The Brailsford Way: an ideal summer road ride around Snowdonia
Richard Barrett introduces the Brailsford Way: an ideal summer road ride around Snowdonia. Although there is not a Cicerone guidebook to the Brailsford Way, Richard shares his gpx files of the route here.
Walkers are used to long-distance routes being named after famous individuals. For instance, the John Muir Way runs from Helensburgh to Dunbar, where the pioneering conservationist was born; the 135 mile-long Glyndŵr's Way follows in the footsteps of Owain Glyndŵr, the last Welsh-born Prince of Wales; and the Jack Mytton Way is named after a man said to be mad, bad and even more dangerous to know than his contemporary Lord Byron.
Road cyclists now have a couple of routes named after someone who is perhaps more famous than all of the above combined. The Brailsford Way 75 and the Brailsford Way 50 are both circular loops around Snowdonia, named after Sir David Brailsford.
The local connection
Sir Brailsford is the former performance director of British Cycling and current general manager of the hugely successful Team Sky professional cycling team. He was born in Derbyshire in 1964 but the family moved to Wales when he was two and he was brought up in the old slate mining village of Deiniolen. His father, John Brailsford, was an enthusiastic climber, mountaineer and alpine guide, who invented and developed the first purpose-built climbing protection.
Sir Brailsford never took to the hills with the same passion but as a youth became an enthusiastic cyclist. After he left school, he bought a one-way train ticket to Grenoble and joined a semi-pro bike race team. He stuck it out for three years, slowly formulating the ideas that 30 years later would help him to coach so many others to success.
As both routes are circular you can start anywhere along their length and perhaps save yourself the cost of parking. Both are well waymarked with colour-coded signs at every junction. However, it is best to familiarise yourself with the route beforehand so you know where to look for the next waymark, especially around Caernarfon where the route loops back on itself around a roundabout before heading south along the coast.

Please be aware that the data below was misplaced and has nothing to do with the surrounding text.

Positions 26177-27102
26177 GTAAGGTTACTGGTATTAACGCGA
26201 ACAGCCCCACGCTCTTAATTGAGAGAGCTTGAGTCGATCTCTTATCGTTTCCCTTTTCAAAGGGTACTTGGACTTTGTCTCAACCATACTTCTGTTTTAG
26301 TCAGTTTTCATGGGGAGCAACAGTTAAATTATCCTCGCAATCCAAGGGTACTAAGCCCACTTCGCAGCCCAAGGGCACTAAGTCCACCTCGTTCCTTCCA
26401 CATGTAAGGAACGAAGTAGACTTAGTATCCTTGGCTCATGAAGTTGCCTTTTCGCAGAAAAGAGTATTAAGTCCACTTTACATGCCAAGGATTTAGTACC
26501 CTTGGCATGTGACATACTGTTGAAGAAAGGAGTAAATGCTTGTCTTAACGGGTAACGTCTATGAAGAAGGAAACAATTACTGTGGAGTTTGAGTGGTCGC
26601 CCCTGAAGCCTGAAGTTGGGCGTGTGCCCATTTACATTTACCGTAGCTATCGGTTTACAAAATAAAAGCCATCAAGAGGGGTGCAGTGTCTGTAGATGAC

Although much use is made of quieter roads away from the tourist hot-spots, it would be wise both to start early so you are away from roads near the major centres before tourists start pouring into Snowdonia and to avoid summer weekends and bank holidays, if possible.
Brailsford Way 50
The Brailsford Way 50 is just short of 50 miles and includes 1000 metres of ascent. I’ll describe the route starting from the junction of the A498 and A4086 at the famous Pen-y-Gwryd Hotel, where Edmund Hilary and his team stayed while they did some of their training for the first successful ascent of Everest in 1953.
Follow the A4098 towards Llanberis and climb up and over Pen-y-Pass. The gradient is so gentle you barely notice the effort before you are over the top and enjoying a long descent down the Llanberis Pass, through Nant Peris (4/46 miles) to Llanberis. Unless you are looking for a very early cake stop, stick to the main road and ride past Llyn Padarn to Llanrug (10/40 miles). Turn left at Y Glyntwrog Inn and climb up through Ceunant (12/38 miles) and Groeslon (13/37 miles).
Turn right along the A4085 heading towards Caernarfon and then after 1½ miles of fast descent, turn left at the roundabout, following the A487 towards Porthmadog. After 2 miles, ride through the outskirts of Bontnewdd (17/33 miles) and turn right at the roundabout following the A487 towards Caernarfon. Turn left at the next roundabout and ride along St Helen’s Road into the centre of Caernarfon (19/31 miles). Ride a loop around Caernarfon Castle, perhaps stopping for a timely break, and then follow your way back along St Helen’s Road to the A487. This may seem an unnecessary diversion but clearly those who planned the route intended it as there are waymarks on all the road signs.
Turn right, following the A587 towards Porthmadog, and then turn quickly right towards Llanfaglan and immediately right again into Coed Helen. Follow this quiet lane along the south bank of Afon Seiont and around to Aber Foreshore Road, giving you a fine view of the Castle across Afon Seiont. On a clear day you get fine views across the Menai Straight to Newborough Warren at the south-west corner of Anglesey. But if the prevailing south-westerly wind is blowing you will be pedalling into a headwind. And if it’s windy and raining like it was when I last rode it, it will be thoroughly unpleasant and very cold no matter what time of year it is.
After 5 miles, cross the A499, follow the road alongside the boundary wall of Glynllifon Country Park and turn right at the next roundabout, heading along the A487 towards Porthmadog. There is a café in the Inigo Jones slateworks at the next roundabout, where the route turns left into Penygroes (30/20 miles). Turn right along County Road in the centre of the village and then, after a mile, turn right along the B4418 heading towards Beddgellert. Ride through the old slate mining village of Nantlle (33/17 miles) and along the Nantlle Valley to Rhyd Ddu (37/13 miles), where the route turns sharply right along the A4085.